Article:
“I have always known about man. From the evidence, I believe his wisdom must walk hand in hand with his idiocy. His emotions must rule his brain.” – Dr. Zaius, “Planet of the Apes,” 20th Century Fox, 1968
Have you noticed that Apple and Samsung have both lowered their sales projections?
O.K., they aren’t household names but they will be soon, at least household names in certain parts of the globe.
That’s because these firms (and probably hundreds of no-names you’ll never hear of) are doing something Apple and Samsung won’t or don’t want to do … make a cheap – really cheap – smartphone.
Sure, we know you don’t care. You love your iPhone or Galaxy because it lets you do just about everything and be in touch with just about everyone.
Got something to do?
There’s an app for that.
Want to avoid something you need to do?
There are hundreds of apps for that.
The problem is, worldwide, more folks who can’t afford to drop the equivalent of a year’s plus salary for one of those two phones than there are of people who can afford them!
Emerging Share – While the industrial countries account for more of the expendable income, people in emerging countries are making it known they are ready for technology. China and India both have populations of about a billion each. Add the people in Brazil, Russia and a few other countries and you’re talking serious markets who are smart phone ready!
The folks most interested in getting their hands on a smart phone to do everything are those individuals living in the BRIC (Brazil, Russia, India, China) countries.
The Chinese like the sleek look of the iPhone and Galaxy and everything you can do with them; but cripes, the iPhone 5 costs about $780 in China and the Galaxy S4 costs about $850 … jeezz!
And they have to pay full price because Chinese carriers didn’t buy into the idea of a phone subsidy to get you into the habit of using their service.
So the ingenious Chinese figure they can knock there socks off and give their countrymen – and the world – what they really want…a cheap look-alike smart phone.
Analysts at Bernstein figure that could mean about 300M phones a year in China and an equal number in the rest of the BRIC.
Sure, they could use their old flip-phones to make calls but they want to do what you do …look cool… play games.
Look at U.S. mobile gamers as an example – 17.7 percent will use their feature phone for gaming by 2017, but 90 percent of smart phone users will do the same with their everything device.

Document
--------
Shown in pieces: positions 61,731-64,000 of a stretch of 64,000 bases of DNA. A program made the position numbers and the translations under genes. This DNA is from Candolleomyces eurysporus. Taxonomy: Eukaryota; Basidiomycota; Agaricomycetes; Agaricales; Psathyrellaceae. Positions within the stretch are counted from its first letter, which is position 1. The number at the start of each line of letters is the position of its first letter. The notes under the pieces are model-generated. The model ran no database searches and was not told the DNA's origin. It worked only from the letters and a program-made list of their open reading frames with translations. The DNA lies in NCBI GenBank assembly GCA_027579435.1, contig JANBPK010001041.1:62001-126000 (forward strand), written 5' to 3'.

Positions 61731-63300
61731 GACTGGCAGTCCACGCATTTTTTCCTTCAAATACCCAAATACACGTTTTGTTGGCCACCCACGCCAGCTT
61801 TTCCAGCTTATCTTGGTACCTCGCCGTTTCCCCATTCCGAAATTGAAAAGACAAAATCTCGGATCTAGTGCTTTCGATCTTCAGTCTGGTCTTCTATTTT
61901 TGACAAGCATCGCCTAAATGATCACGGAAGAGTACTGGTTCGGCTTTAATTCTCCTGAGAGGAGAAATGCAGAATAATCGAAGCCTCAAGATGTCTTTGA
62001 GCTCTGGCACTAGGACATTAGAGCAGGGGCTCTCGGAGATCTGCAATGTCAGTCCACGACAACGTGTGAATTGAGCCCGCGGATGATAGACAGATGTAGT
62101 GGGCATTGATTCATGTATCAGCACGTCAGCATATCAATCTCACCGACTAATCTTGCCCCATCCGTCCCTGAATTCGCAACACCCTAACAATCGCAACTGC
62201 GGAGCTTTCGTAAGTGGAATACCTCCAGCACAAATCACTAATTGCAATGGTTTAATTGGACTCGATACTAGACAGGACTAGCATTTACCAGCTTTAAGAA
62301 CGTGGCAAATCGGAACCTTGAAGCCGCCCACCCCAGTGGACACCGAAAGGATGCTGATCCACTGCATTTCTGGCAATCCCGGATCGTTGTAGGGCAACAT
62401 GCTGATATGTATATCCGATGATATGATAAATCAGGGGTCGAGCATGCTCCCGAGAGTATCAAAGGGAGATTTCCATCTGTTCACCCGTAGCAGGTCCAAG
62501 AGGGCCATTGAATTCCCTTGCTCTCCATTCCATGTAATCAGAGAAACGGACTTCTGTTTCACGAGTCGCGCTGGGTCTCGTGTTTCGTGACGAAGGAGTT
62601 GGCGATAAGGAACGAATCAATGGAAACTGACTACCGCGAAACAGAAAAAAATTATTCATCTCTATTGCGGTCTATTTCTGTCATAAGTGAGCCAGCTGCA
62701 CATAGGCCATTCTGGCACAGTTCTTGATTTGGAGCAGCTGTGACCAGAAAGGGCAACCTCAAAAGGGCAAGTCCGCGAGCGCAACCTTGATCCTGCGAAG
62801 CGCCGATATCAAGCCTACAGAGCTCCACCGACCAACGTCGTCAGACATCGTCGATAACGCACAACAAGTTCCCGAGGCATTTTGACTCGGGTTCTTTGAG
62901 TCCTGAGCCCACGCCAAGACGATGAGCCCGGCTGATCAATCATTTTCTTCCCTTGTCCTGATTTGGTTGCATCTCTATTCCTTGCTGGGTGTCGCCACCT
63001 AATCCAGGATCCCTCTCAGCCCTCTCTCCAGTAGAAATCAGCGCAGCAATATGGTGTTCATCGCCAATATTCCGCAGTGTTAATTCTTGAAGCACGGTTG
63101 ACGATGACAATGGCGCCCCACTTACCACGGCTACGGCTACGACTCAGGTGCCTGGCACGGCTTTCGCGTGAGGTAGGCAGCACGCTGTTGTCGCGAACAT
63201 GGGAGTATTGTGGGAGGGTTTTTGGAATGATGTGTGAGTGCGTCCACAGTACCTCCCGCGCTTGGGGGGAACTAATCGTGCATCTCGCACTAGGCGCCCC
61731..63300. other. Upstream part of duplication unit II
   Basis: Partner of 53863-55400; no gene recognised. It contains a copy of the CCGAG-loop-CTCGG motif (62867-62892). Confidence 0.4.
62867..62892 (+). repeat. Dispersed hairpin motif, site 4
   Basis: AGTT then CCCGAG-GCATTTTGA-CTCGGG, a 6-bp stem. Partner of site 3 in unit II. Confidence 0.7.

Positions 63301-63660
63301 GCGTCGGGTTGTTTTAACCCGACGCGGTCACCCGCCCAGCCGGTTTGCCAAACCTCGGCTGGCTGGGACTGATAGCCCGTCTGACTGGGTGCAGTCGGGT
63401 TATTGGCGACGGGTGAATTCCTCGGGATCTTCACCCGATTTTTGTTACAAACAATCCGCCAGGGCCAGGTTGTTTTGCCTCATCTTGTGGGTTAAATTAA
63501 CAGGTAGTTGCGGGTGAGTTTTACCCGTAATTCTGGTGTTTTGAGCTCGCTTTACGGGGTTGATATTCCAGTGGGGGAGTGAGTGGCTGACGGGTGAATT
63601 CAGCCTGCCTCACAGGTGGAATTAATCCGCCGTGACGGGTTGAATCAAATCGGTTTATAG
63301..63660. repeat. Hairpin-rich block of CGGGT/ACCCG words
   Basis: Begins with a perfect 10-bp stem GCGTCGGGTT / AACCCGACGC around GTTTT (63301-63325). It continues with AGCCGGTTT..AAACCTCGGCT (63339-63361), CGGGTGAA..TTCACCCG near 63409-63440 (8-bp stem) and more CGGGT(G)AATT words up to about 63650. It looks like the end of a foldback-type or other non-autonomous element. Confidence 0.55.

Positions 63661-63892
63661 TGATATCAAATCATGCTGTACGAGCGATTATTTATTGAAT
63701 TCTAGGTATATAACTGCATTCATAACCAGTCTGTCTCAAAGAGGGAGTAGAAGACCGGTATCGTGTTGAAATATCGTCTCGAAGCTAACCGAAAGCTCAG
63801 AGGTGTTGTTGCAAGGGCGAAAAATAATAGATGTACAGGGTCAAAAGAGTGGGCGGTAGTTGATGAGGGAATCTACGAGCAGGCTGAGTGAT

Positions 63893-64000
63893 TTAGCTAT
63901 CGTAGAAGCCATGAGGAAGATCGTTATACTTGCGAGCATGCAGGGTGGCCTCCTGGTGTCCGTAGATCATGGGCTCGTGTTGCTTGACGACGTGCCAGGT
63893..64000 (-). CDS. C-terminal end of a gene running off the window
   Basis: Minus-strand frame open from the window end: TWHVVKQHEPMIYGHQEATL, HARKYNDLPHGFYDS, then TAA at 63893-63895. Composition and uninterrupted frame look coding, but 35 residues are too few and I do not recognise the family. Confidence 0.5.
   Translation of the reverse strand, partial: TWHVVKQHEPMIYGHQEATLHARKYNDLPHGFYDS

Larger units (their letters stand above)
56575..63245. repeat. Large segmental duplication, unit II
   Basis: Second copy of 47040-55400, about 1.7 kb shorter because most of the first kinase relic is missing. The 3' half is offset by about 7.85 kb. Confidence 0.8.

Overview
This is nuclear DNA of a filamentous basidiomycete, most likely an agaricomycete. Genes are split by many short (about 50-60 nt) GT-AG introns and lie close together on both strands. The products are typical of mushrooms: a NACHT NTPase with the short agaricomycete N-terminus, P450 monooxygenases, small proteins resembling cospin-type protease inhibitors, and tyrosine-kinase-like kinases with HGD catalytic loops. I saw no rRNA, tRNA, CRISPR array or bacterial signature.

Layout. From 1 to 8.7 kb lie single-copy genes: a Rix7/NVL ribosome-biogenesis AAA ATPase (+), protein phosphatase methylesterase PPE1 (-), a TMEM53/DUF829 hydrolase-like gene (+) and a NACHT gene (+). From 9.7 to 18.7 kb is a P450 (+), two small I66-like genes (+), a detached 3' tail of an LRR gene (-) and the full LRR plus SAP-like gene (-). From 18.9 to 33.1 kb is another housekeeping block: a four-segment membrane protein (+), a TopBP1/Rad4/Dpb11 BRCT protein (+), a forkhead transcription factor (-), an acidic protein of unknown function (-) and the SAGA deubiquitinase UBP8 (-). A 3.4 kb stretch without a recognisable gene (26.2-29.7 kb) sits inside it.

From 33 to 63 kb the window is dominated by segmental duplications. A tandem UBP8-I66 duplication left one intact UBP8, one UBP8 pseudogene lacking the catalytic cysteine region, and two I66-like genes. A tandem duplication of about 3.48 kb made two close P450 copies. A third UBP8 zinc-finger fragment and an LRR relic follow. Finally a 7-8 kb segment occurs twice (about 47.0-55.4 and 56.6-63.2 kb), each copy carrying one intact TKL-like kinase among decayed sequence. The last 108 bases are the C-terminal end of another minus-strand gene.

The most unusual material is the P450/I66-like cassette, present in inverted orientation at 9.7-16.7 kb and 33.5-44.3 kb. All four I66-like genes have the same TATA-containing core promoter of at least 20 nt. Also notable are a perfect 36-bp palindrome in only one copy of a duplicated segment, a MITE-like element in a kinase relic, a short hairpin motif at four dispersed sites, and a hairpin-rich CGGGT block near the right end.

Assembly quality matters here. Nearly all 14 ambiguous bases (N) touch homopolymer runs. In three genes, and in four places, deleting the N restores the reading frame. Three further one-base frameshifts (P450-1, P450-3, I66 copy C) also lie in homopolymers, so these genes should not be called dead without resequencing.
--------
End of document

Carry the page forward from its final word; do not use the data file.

Don’t you think the ROW (rest of the world) will want to do the same?
As George Taylor said, “Chalk up another victory to the human spirit.”
That’s probably why Zynga bribed Don Mattrick, the head of Microsoft’s Xbox business, with a pay package that could be worth about $50M to give them a more global look at the market.
Despite all the business and store apps that are available to you and me, just remember the one thing we (O.K., you and my kids) want to do is play games.
Keeping Limber – Smartphones let people do a lot of things and stay in touch with a lot of people; but the thing most users add are a few dozen games to keep them from getting bored. Ironically, most of the game play on their go-anywhere mobile device is at home.
Gamers are gamers, no matter where they live; or, as Julius said, “You know the saying, “Human see, human do.”
No wonder DeNa and GREE are glad to see those cheap smartphones coming out and why Zynga went on a staff diet and wrote a big check for a new boss.
Global Potential – The game industry has always been strong with all age groups, even though Boomers and Gen Xers don’t admit it. In the emerging economies, the potential for mobile game play is very strong because the device is often their first and only computing/communications device and the potential for mobile games – especially with less expensive smartphones – will be tremendous for developers.
While console and PC games made healthy contributions to the 39 percent gaming growth that showed a respectable $960M in sales last year in the U.S., mobile will take the lead–especially in developing countries where the phone is their primary computing/communications device.
Researchers at Newzoo project that much of the growth will come from the Asia-Pacific and Latin American countries and that the new lower-cost smartphones could help game developers rake in about $12.3B by the end of the year